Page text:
One of the most important responsibilities of the New Brunswick Museum is the preservation of its collections: to care for the collection so that what is here now, for our study and enjoyment, will also be here for future New Brunswickers. Every employee and volunteer works to make sure that the collection objects of the museum are not damaged by accident or inappropriate use. That is why there are restrictions on food and drink in the museum galleries, why some collections are shown at low light levels or for very short periods of time and why visitors are asked not to touch the displays.

Conservators may have a background in a very specific field like archaeology or art history or as a furniture maker or potter. To become a conservator, Canadians can study conservation treatment methods at recognized conservation training programmes at college or university. Graduates acquire applied post-graduate experience through on the job internships and fellowships.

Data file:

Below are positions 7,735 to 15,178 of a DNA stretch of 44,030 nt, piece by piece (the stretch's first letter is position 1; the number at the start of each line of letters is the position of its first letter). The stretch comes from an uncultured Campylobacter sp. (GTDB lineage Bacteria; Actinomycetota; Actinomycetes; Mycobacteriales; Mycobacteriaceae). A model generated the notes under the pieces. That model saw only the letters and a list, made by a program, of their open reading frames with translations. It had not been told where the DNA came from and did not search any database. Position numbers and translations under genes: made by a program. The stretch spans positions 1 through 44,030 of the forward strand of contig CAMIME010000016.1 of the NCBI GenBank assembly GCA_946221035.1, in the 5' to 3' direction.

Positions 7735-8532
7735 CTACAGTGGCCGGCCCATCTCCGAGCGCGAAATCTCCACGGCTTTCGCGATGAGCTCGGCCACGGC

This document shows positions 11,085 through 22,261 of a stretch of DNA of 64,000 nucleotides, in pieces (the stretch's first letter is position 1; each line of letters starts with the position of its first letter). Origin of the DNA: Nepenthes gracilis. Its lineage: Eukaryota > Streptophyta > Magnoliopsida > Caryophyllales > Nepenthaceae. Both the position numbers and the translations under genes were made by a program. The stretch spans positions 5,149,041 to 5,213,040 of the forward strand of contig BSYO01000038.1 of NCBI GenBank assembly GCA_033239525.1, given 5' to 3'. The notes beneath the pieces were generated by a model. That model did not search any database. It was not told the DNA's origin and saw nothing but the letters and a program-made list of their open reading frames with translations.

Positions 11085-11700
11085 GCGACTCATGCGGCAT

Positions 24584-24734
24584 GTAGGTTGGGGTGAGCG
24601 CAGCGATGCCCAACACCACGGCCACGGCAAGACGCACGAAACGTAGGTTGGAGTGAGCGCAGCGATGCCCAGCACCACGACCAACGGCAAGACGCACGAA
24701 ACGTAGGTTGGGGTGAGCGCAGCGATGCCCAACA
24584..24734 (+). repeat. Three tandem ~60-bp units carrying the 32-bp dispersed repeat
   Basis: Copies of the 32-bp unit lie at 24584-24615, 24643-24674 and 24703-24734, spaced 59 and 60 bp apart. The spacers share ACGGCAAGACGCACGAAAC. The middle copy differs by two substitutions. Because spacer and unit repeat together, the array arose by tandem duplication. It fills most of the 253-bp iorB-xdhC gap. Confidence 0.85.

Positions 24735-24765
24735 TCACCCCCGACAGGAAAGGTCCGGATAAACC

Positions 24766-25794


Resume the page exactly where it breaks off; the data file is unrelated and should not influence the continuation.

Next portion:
Within the NBM, the Conservation Section is responsible for the active preservation of the collection: cleaning and repairing damaged artefacts and determining the physical requirements and limitations of collection items for storage and for display. Usually, conservators specialize in the care of a particular collection material or category of artefact like archival materials or furniture, but may be concerned with general or preventive conservation care of a wide range of collection artefacts, as is the case at the NBM.